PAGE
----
CILs. To help expand the reach of the program, the Building Networks to Expand
Living Well Delivery project partners with rural community hospitals and CILs.
These partnerships will also help improve the capacity of rural hospitals to
support rural independent community living.
The Building Networks to Expand Living Well Delivery project team explains the project and its goals, and gives a quick progress update.
Harnessing the theme of this year’s conference, Project
Directors Dr. Rayna Sage and Lillie Greiman, Director of Knowledge Translation
Tracy Boehm Barrett, and Research Advisor Dr. Craig Ravesloot will give a
presentation titled, “Using Rural IL Power to Address the Needs of People with
Disabilities Living in Poverty.” In their presentation, they will discuss how
poverty affects Independent Living (IL), rural resources that Centers for
Independent Living (CILs) can leverage to help address poverty, and how
community development strategies can address poverty among people with
disabilities living in their community. Dr. Sage will also briefly describe a number
of new opportunities for CILs to get involved in RTC:Rural’s research and rural
community development projects to address local issues that affect IL services.
Click on the image to visit the casebook entry on KTDRR’s website.
Research done in isolation can often miss critical connections and applications, especially in the adoption phase, when much can be ‘lost in translation’ between the researchers and the end users. Knowledge translation (KT), or the process of facilitating that transfer of information, helps make sure that the research being done and the resulting solutions and products are easily understood, relevant, and useful.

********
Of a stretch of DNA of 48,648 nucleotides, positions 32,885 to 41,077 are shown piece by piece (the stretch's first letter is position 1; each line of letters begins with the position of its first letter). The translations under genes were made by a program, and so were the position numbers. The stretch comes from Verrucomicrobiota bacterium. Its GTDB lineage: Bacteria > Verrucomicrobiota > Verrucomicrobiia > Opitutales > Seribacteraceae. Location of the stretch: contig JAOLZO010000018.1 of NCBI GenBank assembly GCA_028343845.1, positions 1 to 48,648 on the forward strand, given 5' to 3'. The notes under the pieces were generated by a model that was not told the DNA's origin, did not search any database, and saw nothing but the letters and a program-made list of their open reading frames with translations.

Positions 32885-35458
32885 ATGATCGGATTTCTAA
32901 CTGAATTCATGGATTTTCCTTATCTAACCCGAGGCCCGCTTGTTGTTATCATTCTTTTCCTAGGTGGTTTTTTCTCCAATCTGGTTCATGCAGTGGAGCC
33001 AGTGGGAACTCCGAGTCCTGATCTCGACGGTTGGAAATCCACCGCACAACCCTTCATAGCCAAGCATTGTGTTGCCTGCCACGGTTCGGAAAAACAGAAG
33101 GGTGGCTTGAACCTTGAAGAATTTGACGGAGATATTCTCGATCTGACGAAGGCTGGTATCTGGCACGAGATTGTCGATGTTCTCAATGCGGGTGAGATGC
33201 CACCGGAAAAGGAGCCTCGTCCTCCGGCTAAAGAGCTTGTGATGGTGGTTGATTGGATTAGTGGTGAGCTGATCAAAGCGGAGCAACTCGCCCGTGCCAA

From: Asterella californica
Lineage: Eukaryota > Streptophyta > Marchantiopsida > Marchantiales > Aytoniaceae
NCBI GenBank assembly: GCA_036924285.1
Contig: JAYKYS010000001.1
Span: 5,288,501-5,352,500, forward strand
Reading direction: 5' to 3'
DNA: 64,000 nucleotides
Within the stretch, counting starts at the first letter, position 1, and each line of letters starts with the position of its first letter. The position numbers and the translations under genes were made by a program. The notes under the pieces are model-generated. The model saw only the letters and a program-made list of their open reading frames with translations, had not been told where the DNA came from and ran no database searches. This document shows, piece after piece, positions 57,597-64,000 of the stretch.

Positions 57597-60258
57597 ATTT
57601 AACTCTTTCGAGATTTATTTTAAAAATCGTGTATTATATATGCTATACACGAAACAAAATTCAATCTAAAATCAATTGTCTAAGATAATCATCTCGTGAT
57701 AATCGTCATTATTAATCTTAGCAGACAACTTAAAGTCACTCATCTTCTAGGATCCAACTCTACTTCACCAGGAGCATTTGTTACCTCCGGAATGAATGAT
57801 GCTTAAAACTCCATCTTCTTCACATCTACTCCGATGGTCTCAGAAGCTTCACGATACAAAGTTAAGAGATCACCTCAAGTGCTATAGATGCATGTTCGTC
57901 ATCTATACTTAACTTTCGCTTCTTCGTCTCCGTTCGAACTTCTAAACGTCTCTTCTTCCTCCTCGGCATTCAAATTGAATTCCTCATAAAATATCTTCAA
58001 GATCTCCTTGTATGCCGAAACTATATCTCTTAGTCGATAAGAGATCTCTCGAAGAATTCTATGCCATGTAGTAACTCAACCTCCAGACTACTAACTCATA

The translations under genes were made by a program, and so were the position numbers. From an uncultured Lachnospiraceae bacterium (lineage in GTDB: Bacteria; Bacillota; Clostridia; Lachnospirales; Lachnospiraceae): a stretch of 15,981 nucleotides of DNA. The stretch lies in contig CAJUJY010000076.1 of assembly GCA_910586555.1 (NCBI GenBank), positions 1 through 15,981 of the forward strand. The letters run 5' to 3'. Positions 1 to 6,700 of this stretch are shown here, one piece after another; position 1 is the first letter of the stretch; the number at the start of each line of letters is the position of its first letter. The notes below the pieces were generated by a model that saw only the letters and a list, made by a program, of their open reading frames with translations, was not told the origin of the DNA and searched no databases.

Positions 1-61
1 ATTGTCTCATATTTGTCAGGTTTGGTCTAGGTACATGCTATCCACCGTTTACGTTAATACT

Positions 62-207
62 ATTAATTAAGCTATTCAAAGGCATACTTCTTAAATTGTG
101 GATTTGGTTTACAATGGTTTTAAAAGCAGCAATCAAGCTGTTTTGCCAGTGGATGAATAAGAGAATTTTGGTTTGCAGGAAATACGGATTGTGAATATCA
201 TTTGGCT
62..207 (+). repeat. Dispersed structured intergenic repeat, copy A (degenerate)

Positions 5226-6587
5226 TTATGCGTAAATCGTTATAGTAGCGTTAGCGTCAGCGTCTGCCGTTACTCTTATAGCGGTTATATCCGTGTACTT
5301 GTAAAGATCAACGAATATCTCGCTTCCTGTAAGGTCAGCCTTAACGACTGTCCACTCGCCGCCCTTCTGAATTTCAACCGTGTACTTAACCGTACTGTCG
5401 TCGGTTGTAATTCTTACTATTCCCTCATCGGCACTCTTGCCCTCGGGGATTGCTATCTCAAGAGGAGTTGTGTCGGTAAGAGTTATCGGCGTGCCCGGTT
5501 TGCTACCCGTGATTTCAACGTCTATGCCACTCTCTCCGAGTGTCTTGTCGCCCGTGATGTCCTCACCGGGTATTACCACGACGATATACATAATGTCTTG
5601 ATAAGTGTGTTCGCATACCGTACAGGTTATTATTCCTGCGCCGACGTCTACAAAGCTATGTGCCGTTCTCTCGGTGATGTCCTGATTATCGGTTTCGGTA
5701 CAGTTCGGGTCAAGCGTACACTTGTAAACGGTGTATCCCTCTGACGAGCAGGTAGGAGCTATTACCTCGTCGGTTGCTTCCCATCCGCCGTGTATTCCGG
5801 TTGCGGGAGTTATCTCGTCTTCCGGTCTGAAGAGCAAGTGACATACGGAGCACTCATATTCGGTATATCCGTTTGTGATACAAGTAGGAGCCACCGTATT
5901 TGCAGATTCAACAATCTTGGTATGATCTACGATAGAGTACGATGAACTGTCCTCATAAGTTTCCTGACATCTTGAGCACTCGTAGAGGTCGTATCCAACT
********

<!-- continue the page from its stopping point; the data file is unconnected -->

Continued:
One way to make sure that a project is relevant is to follow the integrated knowledge translation approach, which is to include stakeholders throughout the entire project, from planning to sharing the final results. A specific method within this approach is participatory curriculum development (PCD). The Healthy Community Living project is a successful example of PCD in action. Continue reading →
The Health My Way app was designed to be used on a tablet. The app guides users through health promotion content.
For people with disabilities in rural communities, it can be hard to access health care. Lack of services, distance, or lack of transportation can be substantial barriers to receiving adequate health care and preventative health care. Self-management health practices could help reduce the need for acute-care medical services for those in rural areas.
To help address this, researchers at RTC:Rural have worked to develop a health promotion app called Health My Way. The app, which is meant to be used on a tablet, guides users through health promotion content derived from the Healthy Community Living program. The Health My Way app allows users to explore up to 22 content areas including topics such as Disability Identity, Goal Setting, Healthy Relationships, and Eating Well. Users are also matched with a health coach who meets with them either in person or via telephone to review the content of the program, as well as provide accountability and support. Continue reading →